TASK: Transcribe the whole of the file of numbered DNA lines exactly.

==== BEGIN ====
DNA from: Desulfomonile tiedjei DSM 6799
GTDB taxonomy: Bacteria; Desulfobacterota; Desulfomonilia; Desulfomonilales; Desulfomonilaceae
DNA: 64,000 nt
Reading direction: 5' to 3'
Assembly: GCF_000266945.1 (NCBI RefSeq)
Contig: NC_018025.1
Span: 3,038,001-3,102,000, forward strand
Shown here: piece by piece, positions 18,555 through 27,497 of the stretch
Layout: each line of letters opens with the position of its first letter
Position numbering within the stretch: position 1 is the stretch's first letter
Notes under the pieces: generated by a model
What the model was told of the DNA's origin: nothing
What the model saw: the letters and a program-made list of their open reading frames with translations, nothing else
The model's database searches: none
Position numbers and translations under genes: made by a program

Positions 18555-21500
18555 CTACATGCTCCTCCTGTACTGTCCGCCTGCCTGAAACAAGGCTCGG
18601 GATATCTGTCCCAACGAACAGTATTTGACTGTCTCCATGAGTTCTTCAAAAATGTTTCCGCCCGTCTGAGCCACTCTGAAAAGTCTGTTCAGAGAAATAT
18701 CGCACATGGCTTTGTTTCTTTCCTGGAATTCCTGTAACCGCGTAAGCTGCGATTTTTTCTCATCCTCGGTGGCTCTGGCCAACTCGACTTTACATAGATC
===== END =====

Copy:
DNA from: Desulfomonile tiedjei DSM 6799
GTDB taxonomy: Bacteria; Desulfobacterota; Desulfomonilia; Desulfomonilales; Desulfomonilaceae
DNA: 64,000 nt
Reading direction: 5' to 3'
Assembly: GCF_000266945.1 (NCBI RefSeq)
Contig: NC_018025.1
Span: 3,038,001-3,102,000, forward strand
Shown here: piece by piece, positions 18,555 through 27,497 of the stretch
Layout: each line of letters opens with the position of its first letter
Position numbering within the stretch: position 1 is the stretch's first letter
Notes under the pieces: generated by a model
What the model was told of the DNA's origin: nothing
What the model saw: the letters and a program-made list of their open reading frames with translations, nothing else
The model's database searches: none
Position numbers and translations under genes: made by a program

Positions 18555-21500
18555 CTACATGCTCCTCCTGTACTGTCCGCCTGCCTGAAACAAGGCTCGG
18601 GATATCTGTCCCAACGAACAGTATTTGACTGTCTCCATGAGTTCTTCAAAAATGTTTCCGCCCGTCTGAGCCACTCTGAAAAGTCTGTTCAGAGAAATAT
18701 CGCACATGGCTTTGTTTCTTTCCTGGAATTCCTGTAACCGCGTAAGCTGCGATTTTTTCTCATCCTCGGTGGCTCTGGCCAACTCGACTTTACATAGATC